On Monday mornings, I send out a story via email: ultra-brief tales of 1,000 words or more, usually in genres including horror, science fiction, and the supernatural. Those stories collectively are called Once Upon A Time. I’ve also published several ebooks and compendium volumes of those stories so far.
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I married my first wife when I was thirty years old. I married my second wife much earlier.
My first wife was a work colleague, in a way. We didn’t actually work together, but we were in the same department and the same building, and I saw her most days when I was arriving in the morning. One day, I said hello, and three years later I married her. We had already been living together for eighteen months by that point. It’s often how these things go.
We had two daughters, barely a year apart. That was also often how things went. I wouldn’t trade them for all the tea in China. I wouldn’t trade them for anything — or so I thought. And as it turned out, I didn’t have to.
There are certain things you get when you’re a man who reaches the age of forty. Some of them are welcome, like the nice watch and the nice dinner and the nice hugs from your children. Some are less welcome but tolerated in good humour, like the cards and comments making fun of your deteriorating body, and your greying hair, and your abandoned dreams. And some are not welcome at all — like your deteriorating body, and your greying hair, and your abandoned dreams.
The social media sites announced my big-number birthday for me, of course, and there was the customary stream of emoticons and template messages. The university pals talking like they talked to me when I was at university, so that they could briefly pretend that they were still at university too. But there was also the comment — just a Happy Birthday! — from a username that I hadn’t seen before, but which quickened my pulse immediately because I recognised its components.
I did the simple subtraction in my mind, and was bemused and saddened to realise it had been nearly thirty years since I’d last seen her. We were children, really, at the start of high school, and she had moved away soon after. Maybe she had been my first true love. Probably. The definition of love shifted a lot when you were young, but adolescence was the time when it started to become variations on a theme.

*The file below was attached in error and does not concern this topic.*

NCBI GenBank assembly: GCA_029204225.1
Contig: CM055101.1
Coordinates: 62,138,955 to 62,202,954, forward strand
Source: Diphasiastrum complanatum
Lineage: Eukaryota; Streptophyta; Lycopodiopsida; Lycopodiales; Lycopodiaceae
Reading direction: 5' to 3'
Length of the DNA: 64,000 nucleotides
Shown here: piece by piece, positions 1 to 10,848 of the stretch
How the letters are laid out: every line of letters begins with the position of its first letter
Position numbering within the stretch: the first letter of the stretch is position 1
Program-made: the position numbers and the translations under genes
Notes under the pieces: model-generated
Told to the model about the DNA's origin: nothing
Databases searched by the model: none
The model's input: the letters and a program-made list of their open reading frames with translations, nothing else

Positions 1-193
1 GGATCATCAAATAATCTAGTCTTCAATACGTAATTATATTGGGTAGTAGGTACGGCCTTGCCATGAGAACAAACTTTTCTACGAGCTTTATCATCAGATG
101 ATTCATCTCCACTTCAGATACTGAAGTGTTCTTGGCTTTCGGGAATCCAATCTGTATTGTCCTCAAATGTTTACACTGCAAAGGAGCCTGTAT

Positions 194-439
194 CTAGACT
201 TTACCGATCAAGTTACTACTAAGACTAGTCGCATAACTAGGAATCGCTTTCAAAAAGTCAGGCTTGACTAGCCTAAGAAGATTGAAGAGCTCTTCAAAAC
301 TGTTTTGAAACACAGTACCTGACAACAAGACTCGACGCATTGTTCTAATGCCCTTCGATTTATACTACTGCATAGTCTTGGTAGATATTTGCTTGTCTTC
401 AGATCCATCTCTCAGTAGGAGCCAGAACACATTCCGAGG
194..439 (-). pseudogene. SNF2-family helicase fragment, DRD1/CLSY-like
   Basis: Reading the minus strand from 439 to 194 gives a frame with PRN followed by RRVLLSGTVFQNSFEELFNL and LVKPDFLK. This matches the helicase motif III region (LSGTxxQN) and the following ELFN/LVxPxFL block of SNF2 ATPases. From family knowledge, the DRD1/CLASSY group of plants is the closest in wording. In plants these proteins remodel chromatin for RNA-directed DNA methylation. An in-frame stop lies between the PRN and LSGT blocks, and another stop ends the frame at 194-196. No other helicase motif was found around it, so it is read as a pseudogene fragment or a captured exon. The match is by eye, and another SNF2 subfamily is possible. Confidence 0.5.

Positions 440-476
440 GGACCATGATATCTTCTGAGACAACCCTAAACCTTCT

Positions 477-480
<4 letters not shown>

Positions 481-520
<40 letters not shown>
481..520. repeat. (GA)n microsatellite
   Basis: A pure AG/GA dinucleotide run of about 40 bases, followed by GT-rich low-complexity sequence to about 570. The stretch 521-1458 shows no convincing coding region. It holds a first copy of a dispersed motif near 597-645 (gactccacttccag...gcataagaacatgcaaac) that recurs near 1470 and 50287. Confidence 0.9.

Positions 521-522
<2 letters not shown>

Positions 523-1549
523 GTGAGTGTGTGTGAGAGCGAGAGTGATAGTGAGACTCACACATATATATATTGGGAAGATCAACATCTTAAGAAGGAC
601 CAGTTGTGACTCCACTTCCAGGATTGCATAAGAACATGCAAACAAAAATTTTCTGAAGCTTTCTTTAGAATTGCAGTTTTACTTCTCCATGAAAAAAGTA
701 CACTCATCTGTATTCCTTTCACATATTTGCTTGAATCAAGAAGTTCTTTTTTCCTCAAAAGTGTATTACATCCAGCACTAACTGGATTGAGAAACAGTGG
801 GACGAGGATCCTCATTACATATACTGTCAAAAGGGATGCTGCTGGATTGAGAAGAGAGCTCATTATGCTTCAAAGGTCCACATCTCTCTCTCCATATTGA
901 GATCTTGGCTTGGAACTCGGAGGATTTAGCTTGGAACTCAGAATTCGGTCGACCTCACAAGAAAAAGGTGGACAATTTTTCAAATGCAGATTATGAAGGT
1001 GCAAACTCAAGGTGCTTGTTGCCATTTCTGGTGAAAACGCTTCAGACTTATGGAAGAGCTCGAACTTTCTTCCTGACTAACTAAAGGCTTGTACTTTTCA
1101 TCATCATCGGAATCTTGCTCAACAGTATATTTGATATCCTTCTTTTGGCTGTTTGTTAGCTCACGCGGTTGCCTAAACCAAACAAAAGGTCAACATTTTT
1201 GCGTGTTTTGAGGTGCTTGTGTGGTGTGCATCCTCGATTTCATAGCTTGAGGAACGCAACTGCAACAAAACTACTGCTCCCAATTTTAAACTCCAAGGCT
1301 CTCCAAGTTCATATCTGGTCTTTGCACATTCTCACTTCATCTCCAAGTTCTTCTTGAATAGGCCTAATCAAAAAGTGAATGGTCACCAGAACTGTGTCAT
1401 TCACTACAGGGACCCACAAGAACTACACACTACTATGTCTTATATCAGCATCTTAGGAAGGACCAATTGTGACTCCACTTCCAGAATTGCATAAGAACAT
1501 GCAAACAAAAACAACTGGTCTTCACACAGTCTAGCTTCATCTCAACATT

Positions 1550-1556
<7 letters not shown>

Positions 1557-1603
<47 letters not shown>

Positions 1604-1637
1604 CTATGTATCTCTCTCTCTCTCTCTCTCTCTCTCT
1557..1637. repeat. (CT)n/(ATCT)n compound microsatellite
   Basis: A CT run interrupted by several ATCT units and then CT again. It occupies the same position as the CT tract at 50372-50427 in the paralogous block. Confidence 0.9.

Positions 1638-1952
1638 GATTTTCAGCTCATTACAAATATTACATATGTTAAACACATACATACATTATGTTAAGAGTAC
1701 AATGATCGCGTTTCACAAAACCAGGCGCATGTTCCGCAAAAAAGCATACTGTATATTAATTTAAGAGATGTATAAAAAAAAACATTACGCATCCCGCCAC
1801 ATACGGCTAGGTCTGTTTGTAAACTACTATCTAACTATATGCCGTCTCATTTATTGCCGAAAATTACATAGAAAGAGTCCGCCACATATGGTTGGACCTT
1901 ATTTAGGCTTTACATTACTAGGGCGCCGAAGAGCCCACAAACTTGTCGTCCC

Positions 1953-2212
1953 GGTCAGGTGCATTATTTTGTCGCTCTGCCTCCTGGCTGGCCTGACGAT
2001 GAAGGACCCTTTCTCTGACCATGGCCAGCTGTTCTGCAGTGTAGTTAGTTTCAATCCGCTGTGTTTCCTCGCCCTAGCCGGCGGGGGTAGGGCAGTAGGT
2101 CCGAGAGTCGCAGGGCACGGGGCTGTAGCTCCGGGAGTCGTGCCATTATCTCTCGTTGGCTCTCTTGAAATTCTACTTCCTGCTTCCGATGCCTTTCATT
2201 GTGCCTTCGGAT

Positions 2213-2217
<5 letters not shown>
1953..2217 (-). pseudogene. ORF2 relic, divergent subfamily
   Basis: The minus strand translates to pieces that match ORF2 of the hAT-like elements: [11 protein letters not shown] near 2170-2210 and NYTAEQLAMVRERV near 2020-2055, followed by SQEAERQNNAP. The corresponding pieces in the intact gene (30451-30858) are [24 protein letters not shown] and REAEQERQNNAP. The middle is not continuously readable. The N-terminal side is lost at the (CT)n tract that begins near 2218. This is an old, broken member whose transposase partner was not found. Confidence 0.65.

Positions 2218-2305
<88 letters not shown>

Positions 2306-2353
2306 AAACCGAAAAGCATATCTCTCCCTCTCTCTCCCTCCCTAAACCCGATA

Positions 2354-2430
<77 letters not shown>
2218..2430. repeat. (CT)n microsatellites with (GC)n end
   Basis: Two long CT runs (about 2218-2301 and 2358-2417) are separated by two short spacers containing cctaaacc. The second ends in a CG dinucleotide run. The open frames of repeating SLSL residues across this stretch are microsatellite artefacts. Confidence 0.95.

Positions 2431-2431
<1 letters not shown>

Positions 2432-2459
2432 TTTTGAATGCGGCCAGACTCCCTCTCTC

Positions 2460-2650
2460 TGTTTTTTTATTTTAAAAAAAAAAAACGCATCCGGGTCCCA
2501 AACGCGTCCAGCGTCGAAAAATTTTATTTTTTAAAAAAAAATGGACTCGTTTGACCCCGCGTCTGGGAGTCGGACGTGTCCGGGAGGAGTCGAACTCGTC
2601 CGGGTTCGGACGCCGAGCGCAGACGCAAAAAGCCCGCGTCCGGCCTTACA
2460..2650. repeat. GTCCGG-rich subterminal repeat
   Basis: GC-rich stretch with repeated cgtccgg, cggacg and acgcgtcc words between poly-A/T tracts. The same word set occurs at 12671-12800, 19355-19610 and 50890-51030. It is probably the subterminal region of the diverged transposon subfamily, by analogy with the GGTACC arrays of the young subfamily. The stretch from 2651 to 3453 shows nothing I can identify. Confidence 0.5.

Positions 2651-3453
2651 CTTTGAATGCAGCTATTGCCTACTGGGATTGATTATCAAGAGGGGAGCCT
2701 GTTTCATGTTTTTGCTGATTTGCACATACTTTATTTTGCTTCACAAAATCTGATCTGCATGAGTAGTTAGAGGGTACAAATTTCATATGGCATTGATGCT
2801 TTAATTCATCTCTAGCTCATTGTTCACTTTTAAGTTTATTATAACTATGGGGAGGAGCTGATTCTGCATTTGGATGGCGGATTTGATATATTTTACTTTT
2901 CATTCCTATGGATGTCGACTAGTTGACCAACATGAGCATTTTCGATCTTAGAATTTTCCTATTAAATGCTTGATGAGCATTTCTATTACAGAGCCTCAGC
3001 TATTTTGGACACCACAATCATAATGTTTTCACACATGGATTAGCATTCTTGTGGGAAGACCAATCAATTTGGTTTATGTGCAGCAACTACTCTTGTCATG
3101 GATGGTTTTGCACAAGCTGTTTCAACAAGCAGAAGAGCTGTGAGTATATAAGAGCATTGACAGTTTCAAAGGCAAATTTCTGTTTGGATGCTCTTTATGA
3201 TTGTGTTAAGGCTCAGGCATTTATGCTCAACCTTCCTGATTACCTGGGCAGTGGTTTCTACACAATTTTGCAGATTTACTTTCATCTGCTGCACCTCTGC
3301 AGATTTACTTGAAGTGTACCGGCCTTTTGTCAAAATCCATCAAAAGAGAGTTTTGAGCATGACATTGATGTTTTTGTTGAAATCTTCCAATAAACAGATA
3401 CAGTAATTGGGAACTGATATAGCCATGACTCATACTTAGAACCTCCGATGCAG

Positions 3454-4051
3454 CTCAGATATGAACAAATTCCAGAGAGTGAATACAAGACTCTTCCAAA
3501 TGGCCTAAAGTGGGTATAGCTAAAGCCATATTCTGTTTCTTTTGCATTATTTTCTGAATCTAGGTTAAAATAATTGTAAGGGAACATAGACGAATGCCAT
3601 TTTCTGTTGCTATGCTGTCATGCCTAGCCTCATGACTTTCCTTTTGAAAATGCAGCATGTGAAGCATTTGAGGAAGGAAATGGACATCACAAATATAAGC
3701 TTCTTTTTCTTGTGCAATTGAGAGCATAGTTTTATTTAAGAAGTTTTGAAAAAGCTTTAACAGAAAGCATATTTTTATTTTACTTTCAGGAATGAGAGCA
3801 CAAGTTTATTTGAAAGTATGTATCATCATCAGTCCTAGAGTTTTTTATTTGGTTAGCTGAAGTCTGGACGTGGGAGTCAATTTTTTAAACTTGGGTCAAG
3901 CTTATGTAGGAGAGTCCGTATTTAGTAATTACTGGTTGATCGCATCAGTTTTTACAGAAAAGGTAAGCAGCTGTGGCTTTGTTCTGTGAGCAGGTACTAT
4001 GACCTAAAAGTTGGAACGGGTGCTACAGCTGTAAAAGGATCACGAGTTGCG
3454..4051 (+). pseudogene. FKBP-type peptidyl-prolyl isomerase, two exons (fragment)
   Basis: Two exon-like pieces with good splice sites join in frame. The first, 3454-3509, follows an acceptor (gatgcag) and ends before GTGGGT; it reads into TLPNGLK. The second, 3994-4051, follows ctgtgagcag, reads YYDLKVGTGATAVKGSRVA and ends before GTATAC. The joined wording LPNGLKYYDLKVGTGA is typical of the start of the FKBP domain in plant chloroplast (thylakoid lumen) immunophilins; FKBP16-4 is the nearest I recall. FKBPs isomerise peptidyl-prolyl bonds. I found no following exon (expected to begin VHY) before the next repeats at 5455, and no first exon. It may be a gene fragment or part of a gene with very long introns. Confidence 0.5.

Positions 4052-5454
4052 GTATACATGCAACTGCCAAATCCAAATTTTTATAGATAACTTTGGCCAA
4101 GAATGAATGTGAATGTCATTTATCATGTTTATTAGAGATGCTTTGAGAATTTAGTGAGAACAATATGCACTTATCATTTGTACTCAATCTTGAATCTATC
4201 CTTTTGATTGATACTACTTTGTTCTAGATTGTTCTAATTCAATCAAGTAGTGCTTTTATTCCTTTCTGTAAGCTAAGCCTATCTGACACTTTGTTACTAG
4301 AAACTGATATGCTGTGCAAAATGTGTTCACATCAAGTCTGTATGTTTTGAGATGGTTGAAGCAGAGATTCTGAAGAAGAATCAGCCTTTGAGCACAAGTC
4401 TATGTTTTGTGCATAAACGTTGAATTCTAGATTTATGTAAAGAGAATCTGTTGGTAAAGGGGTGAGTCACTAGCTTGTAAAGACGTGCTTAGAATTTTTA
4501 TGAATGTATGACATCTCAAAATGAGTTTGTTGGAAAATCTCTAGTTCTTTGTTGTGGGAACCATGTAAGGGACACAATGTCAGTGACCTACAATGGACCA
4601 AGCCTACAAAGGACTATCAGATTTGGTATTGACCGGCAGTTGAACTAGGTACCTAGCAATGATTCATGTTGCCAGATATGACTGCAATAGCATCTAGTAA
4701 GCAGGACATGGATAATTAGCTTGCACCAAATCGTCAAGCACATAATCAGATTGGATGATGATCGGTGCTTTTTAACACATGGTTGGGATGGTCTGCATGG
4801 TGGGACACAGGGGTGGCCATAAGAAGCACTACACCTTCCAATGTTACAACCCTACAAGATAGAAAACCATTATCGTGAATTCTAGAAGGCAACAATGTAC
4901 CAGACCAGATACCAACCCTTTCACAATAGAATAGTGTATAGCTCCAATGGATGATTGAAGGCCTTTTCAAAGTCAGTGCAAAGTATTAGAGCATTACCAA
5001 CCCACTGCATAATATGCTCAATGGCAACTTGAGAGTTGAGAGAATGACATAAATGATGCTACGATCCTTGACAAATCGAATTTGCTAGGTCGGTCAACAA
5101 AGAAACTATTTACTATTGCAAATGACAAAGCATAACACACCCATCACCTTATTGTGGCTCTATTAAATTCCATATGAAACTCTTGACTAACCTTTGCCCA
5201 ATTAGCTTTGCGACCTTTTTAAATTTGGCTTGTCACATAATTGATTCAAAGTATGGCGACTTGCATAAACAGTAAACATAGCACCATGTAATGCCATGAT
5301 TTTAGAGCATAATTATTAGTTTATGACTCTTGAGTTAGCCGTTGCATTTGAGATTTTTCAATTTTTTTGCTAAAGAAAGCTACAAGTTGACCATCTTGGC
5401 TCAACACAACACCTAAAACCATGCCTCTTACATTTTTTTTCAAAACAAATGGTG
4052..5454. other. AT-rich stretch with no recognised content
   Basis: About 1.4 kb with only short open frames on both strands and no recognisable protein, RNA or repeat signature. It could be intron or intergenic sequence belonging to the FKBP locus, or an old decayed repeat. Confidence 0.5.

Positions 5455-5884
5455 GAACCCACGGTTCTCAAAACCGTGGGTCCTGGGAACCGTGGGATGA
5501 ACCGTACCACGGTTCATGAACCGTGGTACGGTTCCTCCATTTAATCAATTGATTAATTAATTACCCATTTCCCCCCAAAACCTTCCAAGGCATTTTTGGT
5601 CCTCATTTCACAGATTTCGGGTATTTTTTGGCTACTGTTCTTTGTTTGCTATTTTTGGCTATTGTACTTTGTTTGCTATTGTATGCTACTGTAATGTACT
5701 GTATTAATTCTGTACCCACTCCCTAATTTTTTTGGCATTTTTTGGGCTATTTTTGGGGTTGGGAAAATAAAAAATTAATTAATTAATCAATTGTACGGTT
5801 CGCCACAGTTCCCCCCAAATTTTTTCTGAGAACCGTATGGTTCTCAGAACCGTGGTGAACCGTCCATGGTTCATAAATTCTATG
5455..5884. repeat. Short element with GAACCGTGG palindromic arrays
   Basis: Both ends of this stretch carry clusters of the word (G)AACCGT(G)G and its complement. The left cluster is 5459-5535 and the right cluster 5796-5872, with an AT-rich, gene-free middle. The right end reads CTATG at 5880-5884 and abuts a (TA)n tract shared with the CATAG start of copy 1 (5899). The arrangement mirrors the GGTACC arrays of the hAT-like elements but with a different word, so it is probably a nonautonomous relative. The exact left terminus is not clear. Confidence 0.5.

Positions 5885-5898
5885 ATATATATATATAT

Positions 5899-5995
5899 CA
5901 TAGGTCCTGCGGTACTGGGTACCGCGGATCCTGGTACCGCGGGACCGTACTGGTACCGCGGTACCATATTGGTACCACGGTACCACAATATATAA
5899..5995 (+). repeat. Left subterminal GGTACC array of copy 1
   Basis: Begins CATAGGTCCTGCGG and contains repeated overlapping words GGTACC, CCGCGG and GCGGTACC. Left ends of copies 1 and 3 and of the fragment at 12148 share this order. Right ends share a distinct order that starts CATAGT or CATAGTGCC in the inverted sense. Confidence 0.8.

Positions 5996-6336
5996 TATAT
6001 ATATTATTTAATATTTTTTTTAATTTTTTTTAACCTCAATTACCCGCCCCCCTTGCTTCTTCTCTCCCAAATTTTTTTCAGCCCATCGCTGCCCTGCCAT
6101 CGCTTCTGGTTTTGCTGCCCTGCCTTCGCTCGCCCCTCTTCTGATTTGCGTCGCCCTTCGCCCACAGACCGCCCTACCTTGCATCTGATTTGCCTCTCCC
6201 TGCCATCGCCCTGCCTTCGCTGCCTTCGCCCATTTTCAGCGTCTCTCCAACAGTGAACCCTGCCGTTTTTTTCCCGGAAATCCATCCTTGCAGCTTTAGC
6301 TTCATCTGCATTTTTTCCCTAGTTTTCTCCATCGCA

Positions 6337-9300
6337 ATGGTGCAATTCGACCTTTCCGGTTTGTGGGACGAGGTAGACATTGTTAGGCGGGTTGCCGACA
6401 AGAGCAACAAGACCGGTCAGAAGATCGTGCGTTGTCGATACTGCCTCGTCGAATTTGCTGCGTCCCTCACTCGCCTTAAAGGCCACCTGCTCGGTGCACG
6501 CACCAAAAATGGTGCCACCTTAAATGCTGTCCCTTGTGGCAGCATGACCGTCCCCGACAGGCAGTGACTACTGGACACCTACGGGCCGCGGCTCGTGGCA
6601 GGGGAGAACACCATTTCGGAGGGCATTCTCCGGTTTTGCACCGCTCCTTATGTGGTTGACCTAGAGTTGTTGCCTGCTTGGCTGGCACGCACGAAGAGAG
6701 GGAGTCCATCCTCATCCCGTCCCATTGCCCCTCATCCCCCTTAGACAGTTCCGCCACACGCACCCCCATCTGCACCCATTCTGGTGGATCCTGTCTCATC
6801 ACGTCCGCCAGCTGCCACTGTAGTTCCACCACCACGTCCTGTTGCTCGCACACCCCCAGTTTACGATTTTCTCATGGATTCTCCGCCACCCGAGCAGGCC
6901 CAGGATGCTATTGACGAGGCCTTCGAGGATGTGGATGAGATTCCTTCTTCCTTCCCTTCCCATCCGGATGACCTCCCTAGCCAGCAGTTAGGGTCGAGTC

I was going to reply to the comment, but there were so many reasons not to — the primary one being how very much I wanted to. So I turned to my memories instead.
I found that if I focused my mind, eyes closed, with silence around me, I could still see her clearly, at least as she was all those years ago. I could begin to hear the bustle of the school. I could still feel the ever-present weight of my bag on my left shoulder. I could feel what it had been like to be there. And if I held it in the centre of my thoughts, not as a recollection but as a set of sensory experiences, I found that I could open my eyes and be back there again.
Not in my mind. There, in that time, as real as it ever was. Back, and starting over.
I forgot my future at first, but it came back to me within a day. All of it, decades of memory, like a story I’d been told in great detail, and I knew that it was true — but also that it hadn’t happened yet. I suspected that I could even return to it the same way that I’d come back, but I didn’t. I went to see her instead, and she was exactly as I remembered her.
I was different, though; a man in the body of a boy. I was calmer, and more sure of myself, and much more able to let others be who they were without frustration or judgement, because I could see how unformed and in-progress they all still were. I was content to bide my time, and to be what I had no hope of being the first time around: the best version of myself.